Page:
Fewer than HALF of coronavirus-infected Britons tell officials who their close contacts are as figures show nearly 130,000 people have now been tracked by NHS Test and Trace
- Test and Trace started at the beginning of June and has reached 135,000 people
- A total 10,058 people who tested positive have given contacts, out of 20,968
- Tracing chief, Dido Harding, said it’s vital people are helpful after diagnosis
Less than half of people referred to NHS Test and Trace after testing positive for coronavirus have given any details of their close contacts, data revealed today.
Of the 20,968 people assigned to the England’s 25,000 contact tracers, only 10,058 have actually given information that the tracers could follow up (48 per cent).
In its report this week, the Department of Health said the people who were unable to give contact details were ones who had only come into contact with complete strangers, such as on the bus.
The staggering number suggests that an app – which automatically links people’s phones so it can alert people who don’t know one another – may be necessary for contact tracing to work perfectly.
From the infected people who have been successfully contacted themselves, two thirds of them were able to give details of one or more close contacts.
Between June 17 and the system’s launch at the start of the month, 15,225 confirmed coronavirus patients have been successfully reached by contact tracers.
But more than one in three – 5,167 people – were ‘not able’ to give details of a single person they may have come into close contact with.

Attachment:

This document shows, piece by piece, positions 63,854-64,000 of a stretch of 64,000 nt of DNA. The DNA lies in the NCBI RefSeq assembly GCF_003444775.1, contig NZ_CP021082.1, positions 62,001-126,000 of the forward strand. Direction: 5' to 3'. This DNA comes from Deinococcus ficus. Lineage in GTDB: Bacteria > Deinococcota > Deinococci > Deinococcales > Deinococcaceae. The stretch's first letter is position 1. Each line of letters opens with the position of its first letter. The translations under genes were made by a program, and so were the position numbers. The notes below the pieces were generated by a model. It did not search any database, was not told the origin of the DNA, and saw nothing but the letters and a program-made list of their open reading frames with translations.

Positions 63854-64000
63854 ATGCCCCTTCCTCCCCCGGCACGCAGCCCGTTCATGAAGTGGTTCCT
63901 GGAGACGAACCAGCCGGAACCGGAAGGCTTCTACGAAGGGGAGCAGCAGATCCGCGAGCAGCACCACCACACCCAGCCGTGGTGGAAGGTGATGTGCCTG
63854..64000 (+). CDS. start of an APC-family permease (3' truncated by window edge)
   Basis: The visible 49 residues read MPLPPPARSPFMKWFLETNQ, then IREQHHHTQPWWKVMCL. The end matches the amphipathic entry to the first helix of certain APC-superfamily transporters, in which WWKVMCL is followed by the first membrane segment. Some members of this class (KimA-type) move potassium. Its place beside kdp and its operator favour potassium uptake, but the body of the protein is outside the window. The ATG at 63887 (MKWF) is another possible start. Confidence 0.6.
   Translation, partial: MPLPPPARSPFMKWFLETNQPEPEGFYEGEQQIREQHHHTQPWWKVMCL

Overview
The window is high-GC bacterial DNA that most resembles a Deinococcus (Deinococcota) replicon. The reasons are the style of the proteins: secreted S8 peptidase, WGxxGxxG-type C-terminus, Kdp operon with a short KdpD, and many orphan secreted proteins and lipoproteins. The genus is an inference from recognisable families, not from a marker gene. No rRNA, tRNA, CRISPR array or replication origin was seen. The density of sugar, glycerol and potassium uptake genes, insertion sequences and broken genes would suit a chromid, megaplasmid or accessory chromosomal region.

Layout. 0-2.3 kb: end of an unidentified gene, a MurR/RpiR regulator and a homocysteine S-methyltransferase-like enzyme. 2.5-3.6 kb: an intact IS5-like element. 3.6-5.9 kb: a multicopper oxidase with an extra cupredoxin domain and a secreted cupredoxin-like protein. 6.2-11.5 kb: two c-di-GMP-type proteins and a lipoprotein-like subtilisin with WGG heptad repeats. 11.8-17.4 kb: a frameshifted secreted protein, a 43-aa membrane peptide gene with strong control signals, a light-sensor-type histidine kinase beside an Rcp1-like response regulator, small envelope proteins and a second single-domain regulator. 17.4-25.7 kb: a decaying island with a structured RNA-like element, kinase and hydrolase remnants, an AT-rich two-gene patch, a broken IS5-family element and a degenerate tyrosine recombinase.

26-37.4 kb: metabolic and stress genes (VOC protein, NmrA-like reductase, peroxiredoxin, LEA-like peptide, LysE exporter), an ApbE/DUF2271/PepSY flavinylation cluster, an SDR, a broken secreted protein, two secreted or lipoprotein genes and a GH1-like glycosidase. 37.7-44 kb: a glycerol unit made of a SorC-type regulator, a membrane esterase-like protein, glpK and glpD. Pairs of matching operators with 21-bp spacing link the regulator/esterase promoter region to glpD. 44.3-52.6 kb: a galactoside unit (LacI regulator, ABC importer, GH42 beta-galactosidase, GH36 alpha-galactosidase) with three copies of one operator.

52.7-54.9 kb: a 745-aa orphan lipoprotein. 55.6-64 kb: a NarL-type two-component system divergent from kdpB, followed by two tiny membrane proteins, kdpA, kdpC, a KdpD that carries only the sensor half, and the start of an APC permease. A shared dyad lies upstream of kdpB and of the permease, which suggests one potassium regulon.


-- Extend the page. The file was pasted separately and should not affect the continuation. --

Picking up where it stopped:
A further 5,062 people who tested positive could not be reached at all by contact tracers – who phone, text and email someone 10 times a day to get hold of them.
Today’s update revealed that a total of 134,893 people – people who have tested positive, and their contacts – have been in touch with NHS Test and Trace in three weeks.
Since test and trace launched, only two thirds of people who picked up the phone have actually given any contact details for people they came close to. When the number of infected people who couldn’t even be contacted is factored in, the proportion of people with Covid-19 giving useful information falls below 50 per cent
Executive chair of NHS Test and Trace, Dido Harding, said: ‘In just three weeks, NHS Test and Trace has already reached more than one hundred thousand people who may have otherwise unknowingly spread the virus.
‘The strength of NHS Test and Trace lies not just in our thousands of trained tracers, but in the public playing their part – providing us with the vital information we need to stop the spread of coronavirus, protect our families and communities, and ultimately save lives.
‘So as lockdown measures are eased, I continue to urge all those experiencing symptoms – a high temperature, a new, continuous cough, or a loss or change to your sense of smell or taste – to book a test immediately.
‘We also need everyone who is contacted by NHS Test and Trace to respond to our calls, texts or emails and to follow the advice the receive.
‘As we have seen from the start of this pandemic, it will take all of us working together to stop the spread of the virus in our communities and that will continue to be true as the country starts to open up again.’